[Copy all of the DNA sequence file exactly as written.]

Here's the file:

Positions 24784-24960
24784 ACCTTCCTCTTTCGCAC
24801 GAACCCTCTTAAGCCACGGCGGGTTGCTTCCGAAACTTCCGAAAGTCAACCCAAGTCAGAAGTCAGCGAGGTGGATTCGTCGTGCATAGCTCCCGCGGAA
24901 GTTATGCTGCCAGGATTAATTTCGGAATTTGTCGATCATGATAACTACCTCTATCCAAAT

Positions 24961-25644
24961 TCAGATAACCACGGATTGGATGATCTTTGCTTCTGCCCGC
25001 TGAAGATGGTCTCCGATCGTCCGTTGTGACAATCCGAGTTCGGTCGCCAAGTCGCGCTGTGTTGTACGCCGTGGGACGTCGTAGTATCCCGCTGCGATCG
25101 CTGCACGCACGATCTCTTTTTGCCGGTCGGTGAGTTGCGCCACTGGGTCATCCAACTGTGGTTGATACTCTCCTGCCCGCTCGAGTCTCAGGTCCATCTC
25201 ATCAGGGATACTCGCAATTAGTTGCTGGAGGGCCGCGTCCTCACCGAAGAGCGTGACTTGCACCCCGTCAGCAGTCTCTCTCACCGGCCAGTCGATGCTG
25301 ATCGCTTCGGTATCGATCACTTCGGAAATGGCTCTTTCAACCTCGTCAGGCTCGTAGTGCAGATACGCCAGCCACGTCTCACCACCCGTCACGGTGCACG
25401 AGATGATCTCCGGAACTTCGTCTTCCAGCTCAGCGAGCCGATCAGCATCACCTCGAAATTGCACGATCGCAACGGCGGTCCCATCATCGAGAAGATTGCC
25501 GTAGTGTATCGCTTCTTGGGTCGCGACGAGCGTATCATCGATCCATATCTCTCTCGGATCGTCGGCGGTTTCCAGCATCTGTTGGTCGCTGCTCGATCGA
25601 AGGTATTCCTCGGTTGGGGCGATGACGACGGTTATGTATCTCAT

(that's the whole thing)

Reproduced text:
Positions 24784-24960
24784 ACCTTCCTCTTTCGCAC
24801 GAACCCTCTTAAGCCACGGCGGGTTGCTTCCGAAACTTCCGAAAGTCAACCCAAGTCAGAAGTCAGCGAGGTGGATTCGTCGTGCATAGCTCCCGCGGAA
24901 GTTATGCTGCCAGGATTAATTTCGGAATTTGTCGATCATGATAACTACCTCTATCCAAAT

Positions 24961-25644
24961 TCAGATAACCACGGATTGGATGATCTTTGCTTCTGCCCGC
25001 TGAAGATGGTCTCCGATCGTCCGTTGTGACAATCCGAGTTCGGTCGCCAAGTCGCGCTGTGTTGTACGCCGTGGGACGTCGTAGTATCCCGCTGCGATCG
25101 CTGCACGCACGATCTCTTTTTGCCGGTCGGTGAGTTGCGCCACTGGGTCATCCAACTGTGGTTGATACTCTCCTGCCCGCTCGAGTCTCAGGTCCATCTC
25201 ATCAGGGATACTCGCAATTAGTTGCTGGAGGGCCGCGTCCTCACCGAAGAGCGTGACTTGCACCCCGTCAGCAGTCTCTCTCACCGGCCAGTCGATGCTG
25301 ATCGCTTCGGTATCGATCACTTCGGAAATGGCTCTTTCAACCTCGTCAGGCTCGTAGTGCAGATACGCCAGCCACGTCTCACCACCCGTCACGGTGCACG
25401 AGATGATCTCCGGAACTTCGTCTTCCAGCTCAGCGAGCCGATCAGCATCACCTCGAAATTGCACGATCGCAACGGCGGTCCCATCATCGAGAAGATTGCC
25501 GTAGTGTATCGCTTCTTGGGTCGCGACGAGCGTATCATCGATCCATATCTCTCTCGGATCGTCGGCGGTTTCCAGCATCTGTTGGTCGCTGCTCGATCGA
25601 AGGTATTCCTCGGTTGGGGCGATGACGACGGTTATGTATCTCAT